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Odeon.

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JQW
680129.  Mon Mar 08, 2010 7:35 am Reply with quote

Oscar Deutsch was not responsible for concocting the name Odeon. Deutsch established his cinema chain in the late 1920s with the advent of the talkies, and it's said that Odeon was an abbreviation for Oscar Deutsch Entertains Our Nation.

The Odéon theatre in Paris pre-dates the cinema chain by many years, having first used that name in 1796. The name Odeon was also used in the UK prior to the cinema chain by a record label.

 
samivel
680153.  Mon Mar 08, 2010 9:42 am Reply with quote

The word odeon goes back further than 18th century Parisian theatres; it was used in Ancient Greece for buildings that housed singing competitions.

Welcome, btw :)

 
suze
680170.  Mon Mar 08, 2010 12:18 pm Reply with quote

Oscar Deutsch was born in Birmingham. But from which country had his father moved there?

 
Zebra57
680360.  Mon Mar 08, 2010 8:15 pm Reply with quote

Oscar Deutsch was born in 1893 and was the son of an emigre Hungarian Jew. He was schooled in Birmingham and together with Sir Michael Balcon and Victor Saville (both from Birmingham) could be considered as the founding fathers of the British Cinema Industry.

The original Odeons were the popular amphitheatres of ancient Greek entertainment. The name Odeon was used in France and Italy before Deutsch used it in the UK for his first cinema in Brierley Hill near Dudley (then in Worcestershire). Deutsch never claimed to have invented the name ODEON.

"Oscar Deutsch Entertains Our Nation" was simply the publicity of a fine business brain and master showman.

 
suze
680674.  Tue Mar 09, 2010 12:14 pm Reply with quote

Well done Zebra - I'd kind of hope someone would say "Germany", thereby enabling me to make strange noises in their direction!

 
Sadurian Mike
680711.  Tue Mar 09, 2010 1:15 pm Reply with quote

JQW wrote:
Oscar Deutsch was not responsible for concocting the name Odeon. Deutsch established his cinema chain in the late 1920s with the advent of the talkies, and it's said that Odeon was an abbreviation for Oscar Deutsch Entertains Our Nation.

I have learned to be very suspicious of any claims for words/names being pre-WWII acronyms. I'm sure that suze can clarify, but I understand that acronyms were almost unknown before WWI and still very rare before WWII.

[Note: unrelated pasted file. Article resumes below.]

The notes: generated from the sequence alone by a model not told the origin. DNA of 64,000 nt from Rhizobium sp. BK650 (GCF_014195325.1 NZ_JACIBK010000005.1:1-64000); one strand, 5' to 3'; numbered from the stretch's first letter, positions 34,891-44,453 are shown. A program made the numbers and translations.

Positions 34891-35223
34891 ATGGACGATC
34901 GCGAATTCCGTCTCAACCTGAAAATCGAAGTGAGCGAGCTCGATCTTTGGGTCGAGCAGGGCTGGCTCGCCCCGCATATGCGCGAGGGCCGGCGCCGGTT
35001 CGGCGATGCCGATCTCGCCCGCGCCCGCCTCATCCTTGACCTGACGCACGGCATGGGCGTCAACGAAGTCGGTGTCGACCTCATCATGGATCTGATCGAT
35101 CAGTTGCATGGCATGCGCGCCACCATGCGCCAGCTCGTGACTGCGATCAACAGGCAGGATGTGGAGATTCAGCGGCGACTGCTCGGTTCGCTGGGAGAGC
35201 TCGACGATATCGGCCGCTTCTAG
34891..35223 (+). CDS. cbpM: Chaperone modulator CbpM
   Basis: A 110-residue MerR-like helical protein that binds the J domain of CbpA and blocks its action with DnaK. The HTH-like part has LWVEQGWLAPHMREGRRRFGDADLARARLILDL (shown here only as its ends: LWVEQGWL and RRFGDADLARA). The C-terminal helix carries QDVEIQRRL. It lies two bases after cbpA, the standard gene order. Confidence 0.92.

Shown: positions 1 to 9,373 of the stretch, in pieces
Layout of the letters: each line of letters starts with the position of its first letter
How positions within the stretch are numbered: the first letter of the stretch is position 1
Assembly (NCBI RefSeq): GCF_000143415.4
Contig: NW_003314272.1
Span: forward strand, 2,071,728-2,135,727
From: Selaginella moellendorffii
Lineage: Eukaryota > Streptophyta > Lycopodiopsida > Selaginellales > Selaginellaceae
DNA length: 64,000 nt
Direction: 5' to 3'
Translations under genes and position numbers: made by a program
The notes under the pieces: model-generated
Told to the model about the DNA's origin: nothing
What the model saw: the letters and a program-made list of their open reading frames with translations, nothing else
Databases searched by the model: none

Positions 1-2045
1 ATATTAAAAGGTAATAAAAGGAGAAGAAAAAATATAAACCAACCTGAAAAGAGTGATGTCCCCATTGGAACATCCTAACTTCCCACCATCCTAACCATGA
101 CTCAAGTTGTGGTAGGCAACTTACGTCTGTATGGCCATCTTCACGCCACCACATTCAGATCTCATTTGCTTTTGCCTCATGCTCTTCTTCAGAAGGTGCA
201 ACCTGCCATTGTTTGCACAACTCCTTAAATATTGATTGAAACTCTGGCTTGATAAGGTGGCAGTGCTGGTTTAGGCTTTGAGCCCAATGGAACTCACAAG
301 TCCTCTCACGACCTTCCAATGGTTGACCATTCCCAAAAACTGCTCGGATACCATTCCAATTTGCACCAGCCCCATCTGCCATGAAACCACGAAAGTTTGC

brunel
680845.  Tue Mar 09, 2010 4:36 pm Reply with quote

Sadurian Mike wrote:
JQW wrote:
Oscar Deutsch was not responsible for concocting the name Odeon. Deutsch established his cinema chain in the late 1920s with the advent of the talkies, and it's said that Odeon was an abbreviation for Oscar Deutsch Entertains Our Nation.

I have learned to be very suspicious of any claims for words/names being pre-WWII acronyms. I'm sure that suze can clarify, but I understand that acronyms were almost unknown before WWI and still very rare before WWII.

I've heard the term backronym being used commonly to describe many of those words where somebody has come along later and made up an acronym which fits.
It's true that acronyms are pretty rare before the 1940's, although a few early ones exist. I believe "AWOL" for 'absent without leave' is true, and comes from WW1 (and I would guess that most of the true early acronyms come from the military, since they seem to be quite popular there).

 
suze
680862.  Tue Mar 09, 2010 5:04 pm Reply with quote

No indeed, acronyms weren't common in the Olden Days. We've discussed this once or twice before - see post 251881, for instance - and the earliest acronym known in English seems to date from 1886.

As brunel suggests, a lot of the earliest acronyms were military - AWOL seems to be American and go back to the 1920s, while ANZAC goes back to 1915.

Coming back to Oscar Deutsch though, the company really did use the phrase Oscar Deutsch Entertains Our Nation in its publicity, but that came after he started cinemas called Odeon - it's not, as is sometimes claimed, the reason he used the name.

 
Zebra57
680926.  Tue Mar 09, 2010 8:45 pm Reply with quote

Suze is spot on. Deutsch was a master of publicity and the phrase "Oscar Deutsch Entertains Our Nation" would have been widely known to the cinema going public in the 1930s.

 
brunel
681294.  Wed Mar 10, 2010 4:22 pm Reply with quote

I'm glad to see that I was on the right track - for a moment, I was expecting suze to have got the klaxon out and ready for use on my statement.
But certainly Oscar Deutsch was a master of publicity - it's no surprise that his business was so successful.

 
Droid
681526.  Thu Mar 11, 2010 6:22 am Reply with quote

So Odeon is an example of a backronym then.
I once saw one for mouse, but can't remember it. I think it began with manual.

 
masterfroggy
681542.  Thu Mar 11, 2010 6:43 am Reply with quote

Droid wrote:
So Odeon is an example of a backronym then.
I once saw one for mouse, but can't remember it. I think it began with manual.
Manually-Operated User-Selection Equipment

 
Droid
681592.  Thu Mar 11, 2010 8:18 am Reply with quote

Ah yes. That's the fellah!

 
Posital
681851.  Thu Mar 11, 2010 5:49 pm Reply with quote

Sadurian Mike wrote:
but I understand that acronyms were almost unknown before WWI and still very rare before WWII.
Are you hinting that WWI wasn't originally called WWI? Perhaps it was something ridiculous like... The Great War, or The War to End All Wars?

lol

 
Sadurian Mike
681852.  Thu Mar 11, 2010 5:52 pm Reply with quote

That would just be silly....

 

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